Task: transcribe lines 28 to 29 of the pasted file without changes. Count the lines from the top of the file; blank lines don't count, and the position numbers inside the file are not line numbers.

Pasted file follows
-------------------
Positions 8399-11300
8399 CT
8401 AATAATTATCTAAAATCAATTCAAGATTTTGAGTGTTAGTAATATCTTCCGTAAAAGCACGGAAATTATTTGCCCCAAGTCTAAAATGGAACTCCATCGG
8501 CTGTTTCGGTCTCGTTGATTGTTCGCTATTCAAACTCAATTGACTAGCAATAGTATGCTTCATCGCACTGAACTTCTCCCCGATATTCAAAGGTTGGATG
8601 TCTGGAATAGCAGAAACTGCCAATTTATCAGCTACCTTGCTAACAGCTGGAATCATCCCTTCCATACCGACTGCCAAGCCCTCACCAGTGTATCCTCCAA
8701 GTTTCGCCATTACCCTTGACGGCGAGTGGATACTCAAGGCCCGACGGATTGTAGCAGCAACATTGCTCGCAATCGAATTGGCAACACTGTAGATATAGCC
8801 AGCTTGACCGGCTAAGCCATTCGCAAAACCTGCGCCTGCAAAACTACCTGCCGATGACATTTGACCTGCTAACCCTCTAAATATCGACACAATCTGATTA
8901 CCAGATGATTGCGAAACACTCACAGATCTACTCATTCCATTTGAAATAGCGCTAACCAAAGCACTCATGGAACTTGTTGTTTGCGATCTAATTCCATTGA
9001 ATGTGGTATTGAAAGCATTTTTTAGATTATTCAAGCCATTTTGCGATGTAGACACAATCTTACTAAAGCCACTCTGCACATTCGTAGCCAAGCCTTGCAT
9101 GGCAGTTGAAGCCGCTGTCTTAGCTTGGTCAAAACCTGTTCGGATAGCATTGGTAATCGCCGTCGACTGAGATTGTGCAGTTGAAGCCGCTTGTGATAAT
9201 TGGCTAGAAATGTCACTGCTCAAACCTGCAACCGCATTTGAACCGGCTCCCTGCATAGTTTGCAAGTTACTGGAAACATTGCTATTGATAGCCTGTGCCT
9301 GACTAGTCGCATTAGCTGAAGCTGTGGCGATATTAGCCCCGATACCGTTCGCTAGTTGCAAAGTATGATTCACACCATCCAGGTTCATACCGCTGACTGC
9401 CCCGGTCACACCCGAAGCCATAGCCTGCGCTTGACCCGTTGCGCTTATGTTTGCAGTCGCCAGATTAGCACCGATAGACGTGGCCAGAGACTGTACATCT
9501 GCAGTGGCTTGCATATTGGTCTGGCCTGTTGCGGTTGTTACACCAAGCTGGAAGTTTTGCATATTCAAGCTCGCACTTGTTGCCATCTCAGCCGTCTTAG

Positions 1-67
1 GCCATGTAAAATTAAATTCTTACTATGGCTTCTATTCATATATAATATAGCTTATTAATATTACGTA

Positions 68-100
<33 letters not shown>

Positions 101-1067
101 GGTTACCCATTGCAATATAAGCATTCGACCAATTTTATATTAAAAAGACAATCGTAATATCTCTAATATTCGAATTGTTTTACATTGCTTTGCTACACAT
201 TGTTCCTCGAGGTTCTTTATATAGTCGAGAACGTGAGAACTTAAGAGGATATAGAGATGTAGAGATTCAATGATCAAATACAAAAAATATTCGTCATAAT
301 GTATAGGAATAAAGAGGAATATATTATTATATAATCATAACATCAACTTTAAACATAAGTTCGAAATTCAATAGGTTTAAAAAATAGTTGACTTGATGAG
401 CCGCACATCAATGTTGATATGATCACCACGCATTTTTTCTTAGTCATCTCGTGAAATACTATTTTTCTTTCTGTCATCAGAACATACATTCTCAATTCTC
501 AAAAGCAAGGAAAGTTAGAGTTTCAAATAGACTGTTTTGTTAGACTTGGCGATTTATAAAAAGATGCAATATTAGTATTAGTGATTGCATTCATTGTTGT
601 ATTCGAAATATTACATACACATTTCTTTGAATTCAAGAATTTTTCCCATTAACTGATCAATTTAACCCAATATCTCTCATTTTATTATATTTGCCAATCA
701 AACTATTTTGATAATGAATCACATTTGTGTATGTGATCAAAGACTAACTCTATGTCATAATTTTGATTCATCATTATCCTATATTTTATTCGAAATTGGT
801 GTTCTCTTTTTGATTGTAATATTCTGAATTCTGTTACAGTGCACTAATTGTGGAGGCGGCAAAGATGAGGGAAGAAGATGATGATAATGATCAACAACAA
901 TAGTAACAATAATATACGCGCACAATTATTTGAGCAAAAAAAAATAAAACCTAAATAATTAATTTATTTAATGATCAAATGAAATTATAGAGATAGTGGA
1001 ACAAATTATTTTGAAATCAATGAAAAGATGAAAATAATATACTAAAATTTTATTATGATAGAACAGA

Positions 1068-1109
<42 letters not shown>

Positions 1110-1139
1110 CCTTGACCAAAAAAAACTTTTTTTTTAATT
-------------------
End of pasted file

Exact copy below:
901 TAGTAACAATAATATACGCGCACAATTATTTGAGCAAAAAAAAATAAAACCTAAATAATTAATTTATTTAATGATCAAATGAAATTATAGAGATAGTGGA
1001 ACAAATTATTTTGAAATCAATGAAAAGATGAAAATAATATACTAAAATTTTATTATGATAGAACAGA